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Excellent, thank you. Yes, I’m interested in precision (i.e., repeatability), but also accuracy. I found a Mettler Toledo for ~$500. Thanks for the tip about cheap Amazon scales. I interpret your comment as a vote to purchase based on the brand name. Got it. It’s confusing to me that the even within a brand, there’s a dozen scales that all appear to do much the same thing with the same functions, but vary in price. In the case of Mettler Toledo the price for a 0.01 g sensitive scale ranges from $500 to $7000 that I found online.

For sure, and I’ve read ~dozen papers that mentioned the particular scale. Without exception they were all scales in the +$1000 dollar range, but that’s probably a reflection of what they have available vs. what was actually needed. If I was still at the university, for example, I’d have just gone next door to the bio-chem lab and used their incredible scale set up. But I bet I can achieve my goal without spending 10K (which I don’t have). :grinning: Completely agree that measuring individual ants is out of the question…and would not be informative for my purposes.

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Right on. My primary goal is to measure dry biomass of the entire trap contents as a proxy of food availability; the work that we’ve published on avian diets up there (e.g., for Bicknell’s Thrush) documented consumption of prey items from dozens of invertebrate families. But it would also be great to measure dry mass at the invertebrate family level (or Order level). I’d say that our trap contents (left out for a week) typically consisted of (very approximately) 10 ground beetles, 4 slugs, 6-12 spiders, and maybe 10 other insects.

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Check among your university connections to see whether an interested researcher will let you come into his/her lab. Check profiles among your local iNat participants, and ask nicely.
Failing the free option, don’t buy a cheap balance! I have a lifetime of laboratory experience, and I doubt that any $1000 scale will have the accuracy that you need.
Universities often auction off unused lab equipment from time to time. And there are liquidation companies that sell used equipment. – but usually it’s “buyer beware”. If you go this route, make sure there’s a guarantee that the equipment is in working condition. You’d have to be very lucky, because I can’t imagine why any researcher would dispose of a working balance.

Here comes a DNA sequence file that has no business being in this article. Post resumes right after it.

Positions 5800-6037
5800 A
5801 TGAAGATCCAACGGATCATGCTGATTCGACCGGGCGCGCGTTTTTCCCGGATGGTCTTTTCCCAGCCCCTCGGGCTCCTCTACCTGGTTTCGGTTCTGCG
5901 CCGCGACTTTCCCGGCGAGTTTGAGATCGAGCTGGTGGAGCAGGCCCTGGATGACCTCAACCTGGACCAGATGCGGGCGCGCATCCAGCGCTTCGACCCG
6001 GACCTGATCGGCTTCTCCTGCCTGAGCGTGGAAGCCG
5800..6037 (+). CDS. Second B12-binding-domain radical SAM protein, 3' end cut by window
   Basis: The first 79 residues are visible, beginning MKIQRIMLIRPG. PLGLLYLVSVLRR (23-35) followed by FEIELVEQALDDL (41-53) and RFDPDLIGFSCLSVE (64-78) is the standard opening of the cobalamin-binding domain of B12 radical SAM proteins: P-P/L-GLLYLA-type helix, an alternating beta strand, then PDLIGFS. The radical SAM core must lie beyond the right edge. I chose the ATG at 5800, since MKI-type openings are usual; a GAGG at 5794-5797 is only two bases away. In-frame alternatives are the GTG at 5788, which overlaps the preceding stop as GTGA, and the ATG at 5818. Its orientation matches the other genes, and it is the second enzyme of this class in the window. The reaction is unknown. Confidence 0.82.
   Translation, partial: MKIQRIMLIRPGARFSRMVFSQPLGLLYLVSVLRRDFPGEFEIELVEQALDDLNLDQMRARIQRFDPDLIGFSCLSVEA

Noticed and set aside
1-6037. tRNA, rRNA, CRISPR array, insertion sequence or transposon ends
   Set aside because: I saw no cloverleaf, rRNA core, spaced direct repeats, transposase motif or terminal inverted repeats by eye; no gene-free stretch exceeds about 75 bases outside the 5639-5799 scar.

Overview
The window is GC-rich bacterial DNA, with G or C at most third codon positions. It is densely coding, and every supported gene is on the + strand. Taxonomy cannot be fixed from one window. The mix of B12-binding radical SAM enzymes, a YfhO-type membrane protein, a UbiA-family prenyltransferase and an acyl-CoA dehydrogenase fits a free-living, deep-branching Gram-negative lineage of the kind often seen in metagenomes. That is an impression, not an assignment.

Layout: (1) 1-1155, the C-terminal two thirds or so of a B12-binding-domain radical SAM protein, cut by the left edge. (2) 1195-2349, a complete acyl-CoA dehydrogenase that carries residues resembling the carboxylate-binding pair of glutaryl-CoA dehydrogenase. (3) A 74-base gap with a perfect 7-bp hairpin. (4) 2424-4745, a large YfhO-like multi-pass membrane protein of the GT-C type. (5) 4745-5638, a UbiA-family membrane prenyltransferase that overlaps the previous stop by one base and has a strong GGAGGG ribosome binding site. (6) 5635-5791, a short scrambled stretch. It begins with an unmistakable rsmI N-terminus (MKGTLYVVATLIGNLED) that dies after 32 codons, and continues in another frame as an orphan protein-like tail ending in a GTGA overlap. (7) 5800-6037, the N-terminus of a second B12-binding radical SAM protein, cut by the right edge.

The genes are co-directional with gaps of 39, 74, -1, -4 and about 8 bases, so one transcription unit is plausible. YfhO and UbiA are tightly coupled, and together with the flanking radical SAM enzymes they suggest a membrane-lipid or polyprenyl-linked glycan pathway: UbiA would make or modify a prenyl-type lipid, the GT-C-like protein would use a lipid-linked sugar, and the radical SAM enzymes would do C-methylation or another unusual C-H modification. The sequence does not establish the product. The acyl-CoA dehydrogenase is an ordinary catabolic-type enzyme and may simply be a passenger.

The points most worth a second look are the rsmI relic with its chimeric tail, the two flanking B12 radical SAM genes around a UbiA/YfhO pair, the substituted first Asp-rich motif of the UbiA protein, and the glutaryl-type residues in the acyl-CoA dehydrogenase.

You could consider RENTING the microbalance that you need. There are a good many lab equipment rental companies (a quickie DuckDuckGo search turned up several).

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I agree. Even if you are no longer at a university, it probably wouldn’t be hard to talk a professor at one into letting you use the scale a few times.

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Beware that most scales which advertise milligram precision can’t accurately measure weights less than 100 milligrams. Sadly, you really do need to buy the expensive scales to get small weight precision.

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Thank you all for the hard reality check. I value all of these comments and the time y’all spent thinking about them. I was hoping someone might chime in with a, “Well I used a $200 model Y from company X for a similar project, and I regularly checked the scale against a 1 g calibration weight, and the results were consistently ± 0.05 g from true.” Sounds like I need to spend much more money that I had imagined if I want the ability to weigh trap contents defensibly. Well, I’m still an Adjunct at U of Vermont, so I’ll reach out to colleagues in our program about borrowing equipment. Hopefully someone will take pity on me. I did not know that you could rent lab equipment(!), and I got a few quotes from here and here. With the minimum rental period looks like it would cost ~$400 to rent a 0.001 g scale. I could always fall back on published length–mass regressions for invertebrate Orders (e.g., here and here).

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I don’t have experience using scales for this yet, but agree it would probably require an expensive scale for precise insect weight measurements. Probably something used in chemistry or another area of science/medicine, vs. most ordinary store brands. For anyone indicating the weights they measure in their observations (by writing them, or using/creating a Field to show them), it’s probably also ideal to distinguish if the weight was when living or originally collected for specimens, vs. if it were later on (if living weight differs from specimen weight, which I assume).